QUESTION: What is a sag stop in cycling? I am signed up for a century ride in June, and the web site mentions sag stops and sag support.—Jay H.
RBR’S STAN PURDUM REPLIES: At organized group events, a sag stop is a predetermined location along the route where beverages, snacks (perhaps even lunch), a floor pump, tools, spare tubes, (sometimes even a mechanic), portable toilets, first-aid workers, etc. are available to the participating cyclists — in short, a temporary setup with items and services the riders might need to continue the ride.
Sag can also apply to a motor vehicle carrying some of those items that travels a cycling route to pick up riders who drop out, and resupply or service those who continue. Regardless of what kind of motor vehicle is used, it’s usually called a “sag wagon.” (In bike racing, a similar vehicle is called a “broom wagon,” which follows behind the riders to “sweep up” any who can’t make it to the finish line.)
On smaller bicycle events, a sag stop may be little more than a cooler filled with drinks left at a designated point along the route.
Cycling folklore has it that SAG is an acronym for “Support And Gear,” but it’s far more likely that the term entered the cycling world as a verb to describe what happens physically (and perhaps even emotionally) to some riders on these events: They sag, which the Oxford Dictionary defines as “to sink, subside, or bulge downward under weight or pressure or through lack of strength.”
The same volume also suggests the following synonyms for sag: slump, crumple, flop, droop, falter, weaken, languish, fade, wilt, shrivel, wither, decline.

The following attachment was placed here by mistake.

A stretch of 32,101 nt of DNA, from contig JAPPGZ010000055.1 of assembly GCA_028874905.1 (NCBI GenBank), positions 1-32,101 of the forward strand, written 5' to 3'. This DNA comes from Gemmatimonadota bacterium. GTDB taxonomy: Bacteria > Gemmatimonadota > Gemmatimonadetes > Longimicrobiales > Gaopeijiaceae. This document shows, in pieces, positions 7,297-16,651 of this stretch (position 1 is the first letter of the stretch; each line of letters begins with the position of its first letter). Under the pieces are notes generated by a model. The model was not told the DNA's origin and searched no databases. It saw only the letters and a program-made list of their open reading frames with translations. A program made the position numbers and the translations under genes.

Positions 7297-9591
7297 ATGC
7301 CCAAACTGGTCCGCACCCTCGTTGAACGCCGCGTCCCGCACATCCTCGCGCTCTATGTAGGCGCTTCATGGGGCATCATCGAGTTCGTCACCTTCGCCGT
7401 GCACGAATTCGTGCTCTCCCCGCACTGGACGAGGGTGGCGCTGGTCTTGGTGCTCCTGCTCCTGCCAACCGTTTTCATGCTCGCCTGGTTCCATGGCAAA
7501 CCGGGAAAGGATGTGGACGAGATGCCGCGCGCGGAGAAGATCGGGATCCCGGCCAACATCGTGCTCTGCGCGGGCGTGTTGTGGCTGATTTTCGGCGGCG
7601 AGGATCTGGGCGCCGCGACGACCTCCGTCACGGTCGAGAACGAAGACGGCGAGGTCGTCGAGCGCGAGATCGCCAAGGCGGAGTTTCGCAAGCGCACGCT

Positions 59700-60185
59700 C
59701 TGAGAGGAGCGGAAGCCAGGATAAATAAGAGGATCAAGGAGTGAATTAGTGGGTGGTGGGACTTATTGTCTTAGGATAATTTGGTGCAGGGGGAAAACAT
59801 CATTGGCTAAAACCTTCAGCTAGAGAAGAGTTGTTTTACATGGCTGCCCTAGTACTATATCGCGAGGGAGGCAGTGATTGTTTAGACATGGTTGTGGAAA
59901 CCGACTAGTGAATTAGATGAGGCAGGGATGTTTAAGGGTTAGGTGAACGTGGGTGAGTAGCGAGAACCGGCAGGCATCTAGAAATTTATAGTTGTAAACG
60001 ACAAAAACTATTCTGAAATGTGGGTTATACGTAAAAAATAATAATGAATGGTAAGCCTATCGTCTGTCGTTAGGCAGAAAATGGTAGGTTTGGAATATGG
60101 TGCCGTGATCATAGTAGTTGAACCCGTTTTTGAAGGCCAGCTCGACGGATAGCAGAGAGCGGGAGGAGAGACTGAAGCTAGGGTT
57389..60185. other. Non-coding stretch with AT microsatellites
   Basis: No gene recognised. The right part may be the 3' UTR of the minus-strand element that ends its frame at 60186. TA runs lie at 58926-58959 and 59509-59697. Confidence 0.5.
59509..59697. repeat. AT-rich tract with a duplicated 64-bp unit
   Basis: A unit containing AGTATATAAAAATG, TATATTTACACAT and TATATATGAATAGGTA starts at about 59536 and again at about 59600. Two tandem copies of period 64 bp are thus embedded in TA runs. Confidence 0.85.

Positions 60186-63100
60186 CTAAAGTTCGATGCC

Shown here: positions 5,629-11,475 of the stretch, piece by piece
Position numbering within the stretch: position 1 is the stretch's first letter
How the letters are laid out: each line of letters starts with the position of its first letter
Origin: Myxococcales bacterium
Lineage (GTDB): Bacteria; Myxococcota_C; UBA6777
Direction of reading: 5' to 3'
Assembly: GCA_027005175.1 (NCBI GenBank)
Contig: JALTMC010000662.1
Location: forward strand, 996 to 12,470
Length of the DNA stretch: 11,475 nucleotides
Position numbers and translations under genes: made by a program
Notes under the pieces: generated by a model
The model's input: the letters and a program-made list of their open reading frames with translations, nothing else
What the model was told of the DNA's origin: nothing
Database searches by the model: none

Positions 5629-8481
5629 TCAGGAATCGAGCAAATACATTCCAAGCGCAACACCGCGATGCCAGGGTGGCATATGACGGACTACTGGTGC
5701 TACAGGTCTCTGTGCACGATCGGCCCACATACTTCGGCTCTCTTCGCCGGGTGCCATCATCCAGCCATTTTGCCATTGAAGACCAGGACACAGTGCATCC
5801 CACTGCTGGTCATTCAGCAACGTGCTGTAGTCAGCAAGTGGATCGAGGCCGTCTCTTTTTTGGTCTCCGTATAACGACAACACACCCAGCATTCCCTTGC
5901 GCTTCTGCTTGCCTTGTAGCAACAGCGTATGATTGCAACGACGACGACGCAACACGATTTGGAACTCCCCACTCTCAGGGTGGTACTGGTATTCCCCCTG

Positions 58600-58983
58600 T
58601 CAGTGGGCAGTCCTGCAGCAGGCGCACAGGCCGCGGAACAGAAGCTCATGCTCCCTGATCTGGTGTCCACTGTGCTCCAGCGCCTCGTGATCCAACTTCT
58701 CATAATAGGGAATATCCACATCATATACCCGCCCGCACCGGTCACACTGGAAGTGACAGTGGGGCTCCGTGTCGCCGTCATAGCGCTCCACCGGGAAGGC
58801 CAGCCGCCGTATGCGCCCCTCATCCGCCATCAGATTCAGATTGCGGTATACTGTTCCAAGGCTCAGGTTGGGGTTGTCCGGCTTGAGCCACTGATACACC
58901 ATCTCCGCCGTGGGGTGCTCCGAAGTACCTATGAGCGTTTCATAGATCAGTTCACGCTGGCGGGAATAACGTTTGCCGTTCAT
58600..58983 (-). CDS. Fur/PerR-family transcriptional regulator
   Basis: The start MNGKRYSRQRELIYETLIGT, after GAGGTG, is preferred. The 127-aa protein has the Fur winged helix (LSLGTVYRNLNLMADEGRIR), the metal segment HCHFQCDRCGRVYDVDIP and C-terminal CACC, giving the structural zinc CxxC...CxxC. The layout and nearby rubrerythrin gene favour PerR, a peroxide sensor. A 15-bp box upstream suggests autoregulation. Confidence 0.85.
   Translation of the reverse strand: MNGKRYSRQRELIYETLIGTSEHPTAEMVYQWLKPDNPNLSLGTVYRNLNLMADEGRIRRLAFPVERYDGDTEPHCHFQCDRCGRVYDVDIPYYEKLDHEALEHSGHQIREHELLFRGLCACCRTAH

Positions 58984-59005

Been there. Done that …
There is one other use of sag in the cycling world — this time as a noun — but it applies only to bikes with rear shocks. There, sag is the distance the shocks move under the combined weight of your body and gear. That sag can be adjusted so that the shocks are neither too stiff nor too soft. See details here.
Stan Purdum has ridden several long-distance bike trips, including an across-America ride recounted in his book Roll Around Heaven All Day, and a trek on U.S. 62, from Niagara Falls, New York, to El Paso, Texas, the subject of his book Playing in Traffic. Stan, a freelance writer and editor, lives in Ohio. See more at www.StanPurdum.com.
Roger Coombes says
It’s great to see you explain the term Sag as a verb, because that’s certainly the only way it was used in the 1950’s when I was racing in England. It wasn’t until decades later in this country that I heard it explained as an acronym and thought how ridiculous it was that someone obviously didn’t understand a perfectly good verb and had to invent such an outrageous explanation